Australasian Science: Australia's authority on science since 1938

Underwater Acid Lab

By Stephen Luntz

The discovery of carbon dioxide seeps surrounded by coral reefs has given Dr Katharina Fabricius a chance to investigate our oceanic future. The news is not good.

Ocean acidification is gaining a profile as the second major danger from our fossil fuel addiction. Many marine species depend on seawater that is slightly alkaline, and carbon dioxide makes water acidic. Rising atmospheric carbon dioxide therefore makes the ocean less alkaline.

Researchers worldwide have been trying to predict the damage to coral reefs associated with acidification (AS, May 2008, pp.31–33), typically by setting up large experimental tanks with different CO2 concentrations. However, the studies are hampered by their temporary nature. “In the lab most experiments last just a few weeks,” says Dr Katharina Fabricius of the Australian Institute of Marine Sciences (AIMS). Consequently it is impossible to tell if species will eventually adapt.

Ten years ago Fabricius was exploring coral reefs off Papua New Guinea and discovered three carbon dioxide seeps. “At the time acidification was not on my radar,” says Fabricius. “I was looking at water quality, so I noted them, and when I started to be concerned about acidification remembered and organised the first expedition.”

Carbon dioxide vents exist elsewhere, but come with poisonous heavy metals or hydrogen sulfide, creating a poor model for future global conditions. Fabricius established, however, that the PNG vents were seeping pure carbon dioxide, something unknown in any equivalent location.

“Locals tell us the seeps have been there since they were children, so at least 70 years, and we have tested corals to confirm the seeps are at least 70 years old, but we can’t go back further,” says Fabricius.

Some Mediterranean seeps are still operating after being noted by the ancient Romans, but even if Fabricius’ finds are of more recent vintage they represent a long-term experiment unmatched in the lab.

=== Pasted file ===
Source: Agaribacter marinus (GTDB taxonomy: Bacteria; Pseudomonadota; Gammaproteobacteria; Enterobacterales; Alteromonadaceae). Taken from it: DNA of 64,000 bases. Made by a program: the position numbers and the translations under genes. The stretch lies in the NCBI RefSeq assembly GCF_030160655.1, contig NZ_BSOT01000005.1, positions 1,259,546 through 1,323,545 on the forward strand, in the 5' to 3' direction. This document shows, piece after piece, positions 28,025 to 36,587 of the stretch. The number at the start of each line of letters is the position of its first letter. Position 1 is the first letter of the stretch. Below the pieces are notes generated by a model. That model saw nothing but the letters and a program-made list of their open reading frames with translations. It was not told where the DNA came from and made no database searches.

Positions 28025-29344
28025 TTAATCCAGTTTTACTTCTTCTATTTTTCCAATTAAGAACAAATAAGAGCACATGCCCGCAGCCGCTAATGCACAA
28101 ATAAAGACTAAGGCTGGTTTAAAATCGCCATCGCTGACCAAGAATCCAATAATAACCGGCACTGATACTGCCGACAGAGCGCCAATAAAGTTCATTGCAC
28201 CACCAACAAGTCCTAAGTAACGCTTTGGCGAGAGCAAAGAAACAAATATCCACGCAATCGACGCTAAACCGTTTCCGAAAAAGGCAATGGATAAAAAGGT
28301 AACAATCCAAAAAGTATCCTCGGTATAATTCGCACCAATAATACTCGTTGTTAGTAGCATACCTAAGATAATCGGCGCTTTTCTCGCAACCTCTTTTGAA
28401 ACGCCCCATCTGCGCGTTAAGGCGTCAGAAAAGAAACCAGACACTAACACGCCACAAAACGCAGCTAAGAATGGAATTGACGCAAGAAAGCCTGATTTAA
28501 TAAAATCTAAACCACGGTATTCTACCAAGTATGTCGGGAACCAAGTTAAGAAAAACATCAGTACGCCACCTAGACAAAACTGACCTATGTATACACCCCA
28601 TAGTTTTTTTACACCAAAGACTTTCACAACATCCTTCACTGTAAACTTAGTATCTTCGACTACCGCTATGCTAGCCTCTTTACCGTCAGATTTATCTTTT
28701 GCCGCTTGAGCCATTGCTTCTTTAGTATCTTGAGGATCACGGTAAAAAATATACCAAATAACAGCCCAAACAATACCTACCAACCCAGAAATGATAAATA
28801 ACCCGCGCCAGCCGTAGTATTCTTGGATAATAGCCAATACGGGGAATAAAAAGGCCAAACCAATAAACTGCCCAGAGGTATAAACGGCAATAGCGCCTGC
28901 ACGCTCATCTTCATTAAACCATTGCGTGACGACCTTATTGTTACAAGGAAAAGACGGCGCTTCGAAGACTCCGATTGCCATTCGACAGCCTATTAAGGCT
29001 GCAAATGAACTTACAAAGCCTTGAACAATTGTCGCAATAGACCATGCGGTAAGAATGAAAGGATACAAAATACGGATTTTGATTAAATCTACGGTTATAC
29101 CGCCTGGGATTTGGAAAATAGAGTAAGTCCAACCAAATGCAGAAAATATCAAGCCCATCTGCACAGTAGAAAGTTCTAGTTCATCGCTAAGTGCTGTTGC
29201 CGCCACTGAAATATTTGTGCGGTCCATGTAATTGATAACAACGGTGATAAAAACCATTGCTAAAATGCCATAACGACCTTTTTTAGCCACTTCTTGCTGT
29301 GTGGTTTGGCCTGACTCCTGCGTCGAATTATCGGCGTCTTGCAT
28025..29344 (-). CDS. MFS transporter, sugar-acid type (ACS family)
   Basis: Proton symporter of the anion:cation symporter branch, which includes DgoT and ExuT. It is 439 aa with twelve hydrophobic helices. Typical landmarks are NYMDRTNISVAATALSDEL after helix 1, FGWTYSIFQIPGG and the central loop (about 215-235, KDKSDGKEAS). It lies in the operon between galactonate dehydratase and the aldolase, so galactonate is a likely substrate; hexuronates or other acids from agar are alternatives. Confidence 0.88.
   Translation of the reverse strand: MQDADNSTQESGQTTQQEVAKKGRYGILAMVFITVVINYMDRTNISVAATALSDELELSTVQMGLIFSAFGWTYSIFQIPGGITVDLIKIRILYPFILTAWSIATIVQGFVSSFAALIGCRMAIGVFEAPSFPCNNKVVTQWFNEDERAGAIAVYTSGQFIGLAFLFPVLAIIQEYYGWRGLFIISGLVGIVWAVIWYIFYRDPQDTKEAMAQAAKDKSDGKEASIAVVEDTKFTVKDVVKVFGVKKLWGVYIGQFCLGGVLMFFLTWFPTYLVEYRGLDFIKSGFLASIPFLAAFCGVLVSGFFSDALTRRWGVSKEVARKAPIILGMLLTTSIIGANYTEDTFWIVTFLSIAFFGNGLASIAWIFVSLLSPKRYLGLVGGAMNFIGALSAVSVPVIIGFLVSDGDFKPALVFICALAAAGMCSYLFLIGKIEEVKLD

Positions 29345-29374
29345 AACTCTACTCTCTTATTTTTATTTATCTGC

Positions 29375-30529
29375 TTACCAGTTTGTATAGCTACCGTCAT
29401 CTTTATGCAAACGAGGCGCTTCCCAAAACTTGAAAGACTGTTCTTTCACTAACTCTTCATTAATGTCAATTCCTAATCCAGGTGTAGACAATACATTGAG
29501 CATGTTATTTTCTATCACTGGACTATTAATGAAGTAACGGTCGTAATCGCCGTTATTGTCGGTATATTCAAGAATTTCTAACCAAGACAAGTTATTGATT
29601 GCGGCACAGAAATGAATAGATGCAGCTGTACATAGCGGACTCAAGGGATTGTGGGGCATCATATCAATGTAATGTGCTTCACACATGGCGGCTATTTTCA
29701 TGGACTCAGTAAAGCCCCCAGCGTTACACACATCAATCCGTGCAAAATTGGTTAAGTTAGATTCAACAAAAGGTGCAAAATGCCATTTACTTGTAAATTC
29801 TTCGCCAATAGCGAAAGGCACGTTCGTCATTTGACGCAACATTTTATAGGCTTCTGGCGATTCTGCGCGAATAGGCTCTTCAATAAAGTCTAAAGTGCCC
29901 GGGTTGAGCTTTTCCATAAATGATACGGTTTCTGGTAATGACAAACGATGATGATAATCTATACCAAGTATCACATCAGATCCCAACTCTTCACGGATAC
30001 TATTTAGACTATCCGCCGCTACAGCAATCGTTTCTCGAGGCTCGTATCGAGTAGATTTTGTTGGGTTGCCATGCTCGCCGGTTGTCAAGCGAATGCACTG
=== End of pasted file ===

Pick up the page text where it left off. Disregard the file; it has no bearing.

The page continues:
Hopes that species adaptation might occur have been unfulfilled. The closer one gets to the vents, the lower the pH of the water and the more limited the ecosystem. “Ocean acidification slowly selects boulder-like massive coral over structurally complex branching and foliose (leaf-like) corals, which are the home of many species like crabs, shrimps and sea stars,” says Fabricius. “As a result, ocean acidification has a domino effect: as the habitat structure decreases, the animals that live and hide in their nooks and crannies find it far harder to survive, simply because they cannot hide from predators.”

The exact reason boulder corals survive acidification better than branching corals is not clear, but Fabricius says: “Boulder corals tend to be very tough and less susceptible to bleaching in hot weather or high turbidity. They’re the cockroaches of the seas.”

A few thousand square metres of ocean are affected by the seeps, with healthy communities around them, “We are working in conditions similar to what the world will experience in 50–100 years,” says Fabricius. When the pH drops below 7.8, as anticipated in around 2100 if current emissions continue, corals almost entirely disappear.

The surrounding reefs provide an opportunity for corals to recolonise areas that are lost, but this has generally not happened. “I’m convinced adaptation will occur,” says Fabricius, “but this could take thousands of years. Many corals take 10–20 years to start producing large numbers of larvae.”

For all their value, seeps complement rather than replace laboratory work. “In the field we can only talk about association and gradients. We don’t want to interfere,” Fabricius says. She uses the observations to influence what she tests in the lab, including the growth rates of branching and boulder corals.

Laboratories also provide an opportunity to learn when the damage is done. “Larvae drift in water for 6 days, not calcifying, so are probably OK, but we don’t know what happens once larvae settle,” she says. “We know the density of young corals is low at seeps compared to controls, recruitment seems to be impaired but we don’t know where the bottleneck is.”

Fabricius says she was keen on biology and ecology as a child, but marine studies came much later. “Growing up in Munich I was a long way from the sea.” After an undergraduate degree at the University of Munich in ecology she did her Masters at AIMS on feather stars, and came back to conduct much of her PhD at the Institute.

Coral reefs have been her focus ever since, primarily looking at the impact of run-off on reef health, both in the form of sunlight-blocking sediment and fertilisers that give algae and crown-of-thorns starfish the upper hand. “I’ve spent over 1000 days at sea diving in coral reefs,” says Fabricius, “studying coral reefs from the Great Barrier Reef to Palau.”